Ring out the old. Ring in the new.
The Indian startup ecosystem is an evolving organism. 2015 startups saw startups being flush with capital at historically high valuations. In this year, the song has changed its tune.
With hyperlocal taking a tumble and ecommerce trying to show stability amid rumours of acquisitions and buyouts, it was fintech that came to the fore. With solid consolidation and the recent demonetisation that hastened the drive of digital payments, fintech saw exponential growth from players such as Paytm, Mobikwik among others.
As a result of this course correction, investors became more cautious in terms of capital deployment. Most angels/VCs today not only look at numbers but realistically look at the customer pain points being solved, analyse the growth potential of the venture and the uniqueness of the idea.
It’s nearing the end of the year, so it is time to shake off the dust of the bubble burst and look onwards to the future. There are a number of sectors primed for good growth in 2017. From blockchain technologies in fintech to affordable healthcare and wellness needs to the emergence of new consumer brands, there are several areas which look like breakout sectors in the next 12 months.
As the first story of our year-ender In Focus series, we, at Inc42, interacted with investors to know about the sectors they are most excited about and which they predict will rise and shine in the upcoming year.
Banking: Till date, banking has been done traditionally, except that banks have adopted computerisation. With demonetisation coming in, credit cards will be replaced by online wallets; banks will become virtual with minimum interference of humans. People will get the power of financing/crowd financing the borrowers directly without having banks as intermediaries.
“Fintech would be the flavour of the season for 2017. The digital drive by government and demonetisation has opened up a lot of areas for innovation, which would result in a surge in fintech, says Anil Joshi, Managing Partner, Unicorn India Ventures.
Online lending: More lending companies will try to find niche borrower segments in personal, healthcare finance, SME lending, education etc. “We expect peer-to-peer lending companies gaining traction with more clarity from regulators in the next few months. We expect activity in robo-advisory and mutual fund investment platforms. There is a healthy deal flow developing in the e-KYC space adjacent to fintech,” says Madhukar Sinha, co-founder and Partner, India Quotient.
Blockchain: Furthermore, Blockchain technology has the capability to redefine the global financial economy and how transactions will be tracked. One of the most prominent use cases of blockchain as seen today is Bitcoin – a type of digital cryptocurrency which uses encryption techniques to regulate the generation of units of currency and verify the transfer of funds, operating independently of a central bank.
“We have seen banks acquiring blockchain startups. For instance – Ripple just raised $55Mn in venture capital funding from banks such as Standard Chartered, Siam Commercial Bank and SBI Holdings. Smart contracts and clearing and settlements, two important functions where there’s a raft of paperwork involved. With Blockchain, all of this is being digitised. A machine would be able to not only record and save these documents, but analyse, draft and find loopholes. That’s good for the solicitors, barristers and litigators as keeping track of their paper trails are quite costly and time-consuming,” says Girish Shivani Executive Director and Fund Manager, YourNest Angel Fund.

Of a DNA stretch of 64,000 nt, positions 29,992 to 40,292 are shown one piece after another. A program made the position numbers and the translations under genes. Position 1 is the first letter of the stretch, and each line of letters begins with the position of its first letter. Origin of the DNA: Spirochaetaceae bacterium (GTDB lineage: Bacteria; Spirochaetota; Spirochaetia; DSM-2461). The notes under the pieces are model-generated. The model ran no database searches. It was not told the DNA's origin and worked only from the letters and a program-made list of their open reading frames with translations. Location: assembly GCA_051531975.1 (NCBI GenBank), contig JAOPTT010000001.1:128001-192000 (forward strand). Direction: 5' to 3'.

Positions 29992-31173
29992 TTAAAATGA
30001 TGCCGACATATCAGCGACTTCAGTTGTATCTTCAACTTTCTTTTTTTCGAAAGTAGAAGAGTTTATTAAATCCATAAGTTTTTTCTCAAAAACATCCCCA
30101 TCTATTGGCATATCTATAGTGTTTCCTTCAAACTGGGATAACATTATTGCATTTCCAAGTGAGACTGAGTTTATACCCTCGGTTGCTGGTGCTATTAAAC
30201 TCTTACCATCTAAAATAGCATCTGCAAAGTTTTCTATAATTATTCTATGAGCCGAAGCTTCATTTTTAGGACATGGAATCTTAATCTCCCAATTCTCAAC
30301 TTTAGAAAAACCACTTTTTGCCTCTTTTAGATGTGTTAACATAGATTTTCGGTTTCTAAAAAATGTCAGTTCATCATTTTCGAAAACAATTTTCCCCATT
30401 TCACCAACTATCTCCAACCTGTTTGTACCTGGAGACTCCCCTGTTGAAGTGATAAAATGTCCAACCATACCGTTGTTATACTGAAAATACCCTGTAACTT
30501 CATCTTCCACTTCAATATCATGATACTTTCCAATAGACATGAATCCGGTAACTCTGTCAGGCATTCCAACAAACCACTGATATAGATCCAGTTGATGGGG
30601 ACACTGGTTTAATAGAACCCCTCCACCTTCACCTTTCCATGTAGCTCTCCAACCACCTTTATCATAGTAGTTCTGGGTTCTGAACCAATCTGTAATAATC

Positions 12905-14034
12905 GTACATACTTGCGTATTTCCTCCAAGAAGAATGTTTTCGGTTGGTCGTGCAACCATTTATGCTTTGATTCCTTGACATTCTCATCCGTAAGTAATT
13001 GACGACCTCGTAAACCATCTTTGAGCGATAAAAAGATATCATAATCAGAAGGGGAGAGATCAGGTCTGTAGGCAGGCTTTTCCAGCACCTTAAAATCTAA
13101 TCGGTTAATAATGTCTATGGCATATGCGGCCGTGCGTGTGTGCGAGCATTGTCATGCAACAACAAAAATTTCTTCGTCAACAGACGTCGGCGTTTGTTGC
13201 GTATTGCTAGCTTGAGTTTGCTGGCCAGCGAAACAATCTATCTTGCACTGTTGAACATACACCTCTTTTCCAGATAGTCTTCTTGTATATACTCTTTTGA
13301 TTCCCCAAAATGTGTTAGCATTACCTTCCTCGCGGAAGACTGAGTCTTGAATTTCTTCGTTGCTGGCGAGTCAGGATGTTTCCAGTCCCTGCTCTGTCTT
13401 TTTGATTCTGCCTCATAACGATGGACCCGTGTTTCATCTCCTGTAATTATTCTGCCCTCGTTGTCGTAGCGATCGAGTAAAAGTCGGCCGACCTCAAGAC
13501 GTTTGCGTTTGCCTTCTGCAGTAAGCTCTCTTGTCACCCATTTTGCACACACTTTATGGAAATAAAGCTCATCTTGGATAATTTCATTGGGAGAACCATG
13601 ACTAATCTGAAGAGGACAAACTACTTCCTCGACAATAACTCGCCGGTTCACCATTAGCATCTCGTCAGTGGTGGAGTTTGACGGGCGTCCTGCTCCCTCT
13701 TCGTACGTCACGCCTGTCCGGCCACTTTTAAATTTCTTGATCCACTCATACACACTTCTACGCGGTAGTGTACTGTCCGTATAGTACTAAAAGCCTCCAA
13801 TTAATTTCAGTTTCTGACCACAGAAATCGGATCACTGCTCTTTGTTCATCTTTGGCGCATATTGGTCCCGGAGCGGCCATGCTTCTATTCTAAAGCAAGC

Additionally, Blockchain-as-a-Service has seen platforms like Ethereum emerge for bank-to-bank global transaction system. It’s an experiment today, but sooner than later it is bound to become a critical development area, and it’s not just for global bank-to-bank transfers but any exchange of value over the Internet peer-to-peer.
In just a few years, Internet-enabled portable devices have gone from a luxury for a few to a way of life for more than a billion people, who own smartphones and tablets. Access to mobile Internet has become a necessity for financial inclusion and overall upliftment of the society. New mobile software and applications will continue to offer a wide range of capabilities across navigation, gaming, health monitoring, payment processing, and cloud access.
“Talking about one of its dependent sectors – digital payments – after demonetisation has become one of the fastest growing sectors. With ATM lines being longer than ever, everyone is relying on these platforms for their day to day expenses.
“With everything happening online, Digital Identity takes up an important role. A verifiable digital identity can make online processes accessible and convenient for consumers, reduce handling-costs for service providers and prevent frauds. Online identity services for individuals, business and enterprise shall reduce the need for physical checks of IDs enabling multiple & faster interactions,” says Girish.